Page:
The General Union is a legally registered labor union. Workers of any occupation or nationality are eligible to join, but we primarily organize foreign language teachers in the Kansai and Tokai regions. Since its foundation in 1991, our union has established a reputation for protecting members' rights and improving working conditions. We provide advice on workplace issues, and we actively help our members organize and negotiate in their workplaces.

Are you in the mood? Re-examining classroom atmosphere
Richard Gabbrielli, Yasuda Women's University
Classroom atmosphere underpins classroom interaction: a dramatic narrative involving a mutual coming together of humanity. In this session, I first explore the nature and function of classroom atmosphere and then invite participants to discuss its relevance to their own teaching contexts.

Foreign faculty integration and globalization
Thomas Nishikawa, Kyoto Sangyo University,
thomas.nishikawa@online.liverpool.ac.uk
The research examined tenured and non-tenured foreign faculty lack of integration into Japan’s universities. Initiatives to globalize universities have produced few results. One of the issues is the lack of genuine integration of the foreign faculty into domestic universities. The research investigated the rhetoric and reality of internationalizing Japan’s higher education.

Introducing English lecture meetings on science topics into the classroom
Keiichiro Kobayashi, Kanto Gakuin University,
kobakei@kanto-gakuin.ac.jp
2014より関東学院大学工学部に実施されている、ESP 的な要素を取り入れた英語授業(日本人の理工学専門教員による工学部学生を対象とした、理系のトピックに関する英語講演会)の実施
A presentation detailing activities in the department of engineering since the 2014 academic year, in which Japanese Faculty members, experts in their fields, have been invited to regular English classes as special lecturers to provide science-major students with up-to-date information on various scientific topics in English.

Using music as a medium of instruction
Etienne Marceau, Nagoya University of Foreign Studies,
marceau@nufs.ac.jp
Content-based education is gaining momentum in Japanese universities, as it teaches content while offering exposure to the second language. However, it is not always stimulating nor does it address the language pedagogically. This presentation offers practical ways of using music as a medium of instruction in content-based courses.

Applying content knowledge to a practical situation – example using the scientific method
Martin Wood, Kanazawa Institute of Technology,
martinwoodkit@gmail.com
Giving students the opportunity to apply content knowledge in a meaningful way may help students understand the material better. This poster will explain how students applied content knowledge from the scientific method to actual research conducted at our institution. Student feedback and suggestions for similar activities will also be explored.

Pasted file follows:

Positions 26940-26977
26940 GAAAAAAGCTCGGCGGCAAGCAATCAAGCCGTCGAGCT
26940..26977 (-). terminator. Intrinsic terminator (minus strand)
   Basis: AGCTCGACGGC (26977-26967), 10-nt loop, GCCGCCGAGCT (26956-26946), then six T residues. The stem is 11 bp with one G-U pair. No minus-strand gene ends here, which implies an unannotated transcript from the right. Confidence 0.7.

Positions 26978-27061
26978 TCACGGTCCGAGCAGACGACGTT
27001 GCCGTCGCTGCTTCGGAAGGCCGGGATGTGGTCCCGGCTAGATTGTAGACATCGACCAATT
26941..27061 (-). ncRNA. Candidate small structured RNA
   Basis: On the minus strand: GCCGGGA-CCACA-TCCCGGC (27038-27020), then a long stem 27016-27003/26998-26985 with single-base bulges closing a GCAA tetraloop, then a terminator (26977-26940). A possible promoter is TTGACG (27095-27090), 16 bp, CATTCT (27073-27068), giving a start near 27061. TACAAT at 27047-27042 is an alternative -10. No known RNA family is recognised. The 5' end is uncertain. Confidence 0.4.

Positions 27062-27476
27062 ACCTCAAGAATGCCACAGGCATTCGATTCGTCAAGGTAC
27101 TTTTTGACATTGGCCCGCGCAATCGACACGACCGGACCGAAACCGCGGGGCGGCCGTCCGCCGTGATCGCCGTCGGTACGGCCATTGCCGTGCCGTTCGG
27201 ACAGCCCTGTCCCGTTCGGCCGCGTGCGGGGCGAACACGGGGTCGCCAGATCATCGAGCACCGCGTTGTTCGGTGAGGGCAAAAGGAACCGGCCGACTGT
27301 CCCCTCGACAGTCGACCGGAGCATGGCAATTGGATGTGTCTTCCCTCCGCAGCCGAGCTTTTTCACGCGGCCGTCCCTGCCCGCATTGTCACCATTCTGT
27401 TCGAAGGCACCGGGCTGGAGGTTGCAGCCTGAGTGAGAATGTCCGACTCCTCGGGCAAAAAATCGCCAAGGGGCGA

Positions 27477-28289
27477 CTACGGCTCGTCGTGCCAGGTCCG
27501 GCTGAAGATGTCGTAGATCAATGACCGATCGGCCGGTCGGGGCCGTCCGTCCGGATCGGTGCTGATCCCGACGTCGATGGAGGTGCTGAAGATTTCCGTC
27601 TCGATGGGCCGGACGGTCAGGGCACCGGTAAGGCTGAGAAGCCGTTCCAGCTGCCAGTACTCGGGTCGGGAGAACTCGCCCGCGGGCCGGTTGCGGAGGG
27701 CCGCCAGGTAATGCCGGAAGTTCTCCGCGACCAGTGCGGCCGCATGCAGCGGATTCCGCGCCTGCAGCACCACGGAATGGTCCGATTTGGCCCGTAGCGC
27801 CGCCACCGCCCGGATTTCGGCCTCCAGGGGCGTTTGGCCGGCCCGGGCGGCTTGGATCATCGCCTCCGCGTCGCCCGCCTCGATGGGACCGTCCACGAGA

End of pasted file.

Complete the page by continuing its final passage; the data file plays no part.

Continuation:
Student-teacher conferences: Focusing on content?
Joe Garner, International Christian University, Tokyo,
gajoe@icu.ac.jp
As the direction of student-teacher conferences tends to be student driven, conferences may provide valuable insights into which aspects of language-embedded content courses students wish to explore in greater depth. Plans for researching this area will be outlined in this poster presentation.

Seven CBL activities using self-adhesive whiteboard film
Deborah Broadby, Nagoya College
Whiteboard films are a reusable lightweight alternative to conventional classroom boards that can stick to any hard surface. In this presentation, seven CBL activities will be explored through the use of these boards and attendees will gain ideas on how to incorporate them into content-based classes.

Influences of overseas experiences on L2 learning
Tetsuya Fukuda, International Christian University, Tokyo,
tfukuda@icu.ac.jp
About 300 university students at a university in Tokyo were divided into groups and compared to investigate the impact of living overseas before entering university on English learning. It was found that returnees, especially those from English-speaking countries, are generally better at English, and that non-returnees improve more in university.

Classroom culture before content: English can wait
Stephen Paton, Fukuoka University,
home@stevepaton.com
Many of our students are not accustomed to the kind of classroom communication that underpins modern communicative language teaching methods. Therefore, overcoming the non-communicative non-interactive classroom culture that they can bring with them is a necessary precursor to meaningful second language learning. I’ll show how I approach this situation.

schedule_2016

ESP informed Content-Based Learning: Suggestions for Keeping the Language in Learning

  • Anthony, Laurence - Center for English Language Education, Waseda University, Japan, Honorary Research Fellow, Lancaster University, UK.
  • 小ホール
  • 09:00-09:50

Plenary